Physics is designed to provide students with an overview of traditional physics and the latest research in the field. Beginning with Newtonian mechanics, students learn that every object is acted upon by multiple predictable forces. The course moves on to investigate the laws of thermodynamics, covering fluid mechanics and the relationship between matter and energy. The course also explores the various models used to explain and apply the universal forces of electricity and magnetism. Students learn the characteristics of waves and the basics of optics before the final set of lessons on atomic physics. Here, students review the characteristics of the atom and its elemental particles and apply their knowledge to modern physics. Topics in this course will be reinforced through interactive, online lab assignments.
Frames of reference
Distance and displacement
Speed and velocity
Types of acceleration
Forces and their effect on motion
Satellite and projectile motion
Newton’s Three Laws of Motion
Pressure in different mediums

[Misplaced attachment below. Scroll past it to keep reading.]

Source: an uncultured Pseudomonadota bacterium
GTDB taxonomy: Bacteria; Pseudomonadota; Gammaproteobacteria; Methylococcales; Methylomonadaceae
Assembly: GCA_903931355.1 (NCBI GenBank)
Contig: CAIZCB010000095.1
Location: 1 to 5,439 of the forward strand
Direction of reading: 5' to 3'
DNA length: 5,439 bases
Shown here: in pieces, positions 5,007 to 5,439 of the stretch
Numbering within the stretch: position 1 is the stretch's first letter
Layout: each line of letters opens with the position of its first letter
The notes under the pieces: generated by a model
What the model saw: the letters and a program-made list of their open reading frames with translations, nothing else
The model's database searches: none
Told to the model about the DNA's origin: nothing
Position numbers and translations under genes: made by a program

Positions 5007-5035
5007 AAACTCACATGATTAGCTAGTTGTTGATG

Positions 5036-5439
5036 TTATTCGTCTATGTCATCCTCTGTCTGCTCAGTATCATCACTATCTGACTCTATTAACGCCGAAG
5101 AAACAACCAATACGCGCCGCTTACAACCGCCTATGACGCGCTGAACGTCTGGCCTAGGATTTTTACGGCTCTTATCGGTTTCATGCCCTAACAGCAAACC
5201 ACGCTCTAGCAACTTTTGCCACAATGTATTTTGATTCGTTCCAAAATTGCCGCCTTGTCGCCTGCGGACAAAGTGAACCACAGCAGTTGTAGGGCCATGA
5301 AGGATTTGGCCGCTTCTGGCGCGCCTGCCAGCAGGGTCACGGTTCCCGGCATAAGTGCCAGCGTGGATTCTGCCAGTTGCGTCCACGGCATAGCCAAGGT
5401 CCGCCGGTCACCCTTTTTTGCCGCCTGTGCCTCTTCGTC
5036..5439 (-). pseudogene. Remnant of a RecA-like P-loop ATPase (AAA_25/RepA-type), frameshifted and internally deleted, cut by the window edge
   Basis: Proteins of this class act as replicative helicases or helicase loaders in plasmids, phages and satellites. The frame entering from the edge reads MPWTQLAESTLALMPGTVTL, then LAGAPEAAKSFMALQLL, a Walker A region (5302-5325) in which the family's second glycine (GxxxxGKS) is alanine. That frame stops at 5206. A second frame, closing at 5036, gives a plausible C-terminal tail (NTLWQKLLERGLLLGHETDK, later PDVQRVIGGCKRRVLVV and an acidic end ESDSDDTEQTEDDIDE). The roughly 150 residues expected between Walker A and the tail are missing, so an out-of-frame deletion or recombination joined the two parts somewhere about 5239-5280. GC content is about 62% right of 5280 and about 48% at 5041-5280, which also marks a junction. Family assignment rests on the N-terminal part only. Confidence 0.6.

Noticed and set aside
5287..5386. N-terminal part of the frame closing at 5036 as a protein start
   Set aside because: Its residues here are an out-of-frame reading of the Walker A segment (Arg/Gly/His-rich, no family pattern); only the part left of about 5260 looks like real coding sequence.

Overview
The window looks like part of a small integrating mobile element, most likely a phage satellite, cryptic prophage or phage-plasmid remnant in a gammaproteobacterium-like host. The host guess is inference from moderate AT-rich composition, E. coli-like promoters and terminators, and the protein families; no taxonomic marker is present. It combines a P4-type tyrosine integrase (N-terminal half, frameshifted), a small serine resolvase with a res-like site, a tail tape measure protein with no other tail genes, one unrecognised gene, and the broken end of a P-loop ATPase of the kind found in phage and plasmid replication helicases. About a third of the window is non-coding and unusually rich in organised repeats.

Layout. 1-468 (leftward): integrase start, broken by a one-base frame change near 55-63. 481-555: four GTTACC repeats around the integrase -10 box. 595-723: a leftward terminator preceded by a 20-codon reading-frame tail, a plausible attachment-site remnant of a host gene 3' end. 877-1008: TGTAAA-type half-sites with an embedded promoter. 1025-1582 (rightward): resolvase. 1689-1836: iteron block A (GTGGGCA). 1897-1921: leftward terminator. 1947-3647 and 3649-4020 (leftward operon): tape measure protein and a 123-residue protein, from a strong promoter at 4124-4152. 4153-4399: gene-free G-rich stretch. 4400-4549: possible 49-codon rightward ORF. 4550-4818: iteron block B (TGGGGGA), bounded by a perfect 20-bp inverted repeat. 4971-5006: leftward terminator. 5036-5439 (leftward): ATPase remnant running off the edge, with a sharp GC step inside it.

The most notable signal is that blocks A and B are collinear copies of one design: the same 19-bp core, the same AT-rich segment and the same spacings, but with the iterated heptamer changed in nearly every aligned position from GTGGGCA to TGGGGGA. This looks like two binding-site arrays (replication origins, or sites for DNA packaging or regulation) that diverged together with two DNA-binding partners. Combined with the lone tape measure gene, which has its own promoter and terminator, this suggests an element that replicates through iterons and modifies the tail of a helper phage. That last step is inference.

Work and power
Kinetic and potential energy
Momentum and collisions
Machines and their advantages Circular motion
Simple harmonic motion
Pascal, Archimedes, and Bernoulli
Heat and energy transfer
Specific heat capacity and entropy
Four laws of thermodynamics
Apply the principles of kinematics to one-dimensional motion and two-dimensional systems.
Apply Newton’s Laws of Motion to forces and related quantities in linear systems.
Analyze conservation principles as applied to energy and momentum.
Distinguish between multiple types of simple machines and their properties. Distinguish circular motion from linear motion.
Relate concepts of simple harmonic motion to pendulums and planetary systems of motion.
Analyze fluid dynamics systems using the principles developed by Bernoulli, Pascal, and Archimedes.
Apply the laws of thermodynamics to heat and energy.